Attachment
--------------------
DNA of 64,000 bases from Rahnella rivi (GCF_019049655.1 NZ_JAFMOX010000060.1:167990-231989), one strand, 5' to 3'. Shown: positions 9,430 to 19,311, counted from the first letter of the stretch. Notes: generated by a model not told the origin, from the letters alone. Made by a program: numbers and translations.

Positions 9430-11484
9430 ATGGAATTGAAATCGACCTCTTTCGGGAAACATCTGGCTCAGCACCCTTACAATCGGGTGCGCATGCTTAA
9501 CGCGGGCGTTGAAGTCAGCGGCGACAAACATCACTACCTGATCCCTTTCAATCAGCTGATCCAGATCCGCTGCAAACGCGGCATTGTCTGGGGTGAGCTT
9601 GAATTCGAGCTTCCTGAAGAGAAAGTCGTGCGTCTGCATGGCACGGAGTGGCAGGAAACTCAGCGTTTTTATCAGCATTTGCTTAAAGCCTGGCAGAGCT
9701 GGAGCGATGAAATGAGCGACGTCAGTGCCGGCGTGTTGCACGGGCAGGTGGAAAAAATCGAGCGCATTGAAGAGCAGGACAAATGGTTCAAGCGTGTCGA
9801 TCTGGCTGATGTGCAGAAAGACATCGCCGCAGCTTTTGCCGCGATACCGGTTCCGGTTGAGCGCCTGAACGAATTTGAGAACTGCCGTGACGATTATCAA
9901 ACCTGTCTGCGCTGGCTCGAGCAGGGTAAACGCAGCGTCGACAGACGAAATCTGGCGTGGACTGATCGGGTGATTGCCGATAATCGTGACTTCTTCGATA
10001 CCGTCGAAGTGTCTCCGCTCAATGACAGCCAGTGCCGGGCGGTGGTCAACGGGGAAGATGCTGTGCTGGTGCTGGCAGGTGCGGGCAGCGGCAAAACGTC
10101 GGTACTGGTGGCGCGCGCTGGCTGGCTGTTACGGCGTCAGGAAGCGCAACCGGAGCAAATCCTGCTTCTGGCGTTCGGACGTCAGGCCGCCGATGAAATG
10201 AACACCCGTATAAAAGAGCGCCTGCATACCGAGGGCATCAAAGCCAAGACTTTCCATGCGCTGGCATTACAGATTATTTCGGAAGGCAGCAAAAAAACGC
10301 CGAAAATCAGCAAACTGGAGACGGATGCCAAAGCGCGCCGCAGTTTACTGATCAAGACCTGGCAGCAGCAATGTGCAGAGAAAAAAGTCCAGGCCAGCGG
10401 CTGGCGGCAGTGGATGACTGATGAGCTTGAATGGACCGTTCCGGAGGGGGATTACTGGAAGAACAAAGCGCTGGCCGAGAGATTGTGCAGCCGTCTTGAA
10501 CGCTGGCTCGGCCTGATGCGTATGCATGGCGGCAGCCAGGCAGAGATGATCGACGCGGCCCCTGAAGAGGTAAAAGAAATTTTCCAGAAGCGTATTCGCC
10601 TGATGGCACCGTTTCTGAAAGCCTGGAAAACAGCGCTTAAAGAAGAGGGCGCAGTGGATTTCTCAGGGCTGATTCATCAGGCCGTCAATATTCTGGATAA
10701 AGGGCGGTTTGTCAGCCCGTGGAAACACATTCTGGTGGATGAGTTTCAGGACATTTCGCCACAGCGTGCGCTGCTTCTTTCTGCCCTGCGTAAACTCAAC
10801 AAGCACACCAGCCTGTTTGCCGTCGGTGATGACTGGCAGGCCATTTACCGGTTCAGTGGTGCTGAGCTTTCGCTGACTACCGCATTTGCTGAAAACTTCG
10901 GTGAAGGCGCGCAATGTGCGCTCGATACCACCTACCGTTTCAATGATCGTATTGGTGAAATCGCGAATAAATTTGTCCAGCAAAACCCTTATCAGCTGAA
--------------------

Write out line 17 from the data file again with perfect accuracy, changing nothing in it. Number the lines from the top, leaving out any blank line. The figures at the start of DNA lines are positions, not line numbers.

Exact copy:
10801 AAGCACACCAGCCTGTTTGCCGTCGGTGATGACTGGCAGGCCATTTACCGGTTCAGTGGTGCTGAGCTTTCGCTGACTACCGCATTTGCTGAAAACTTCG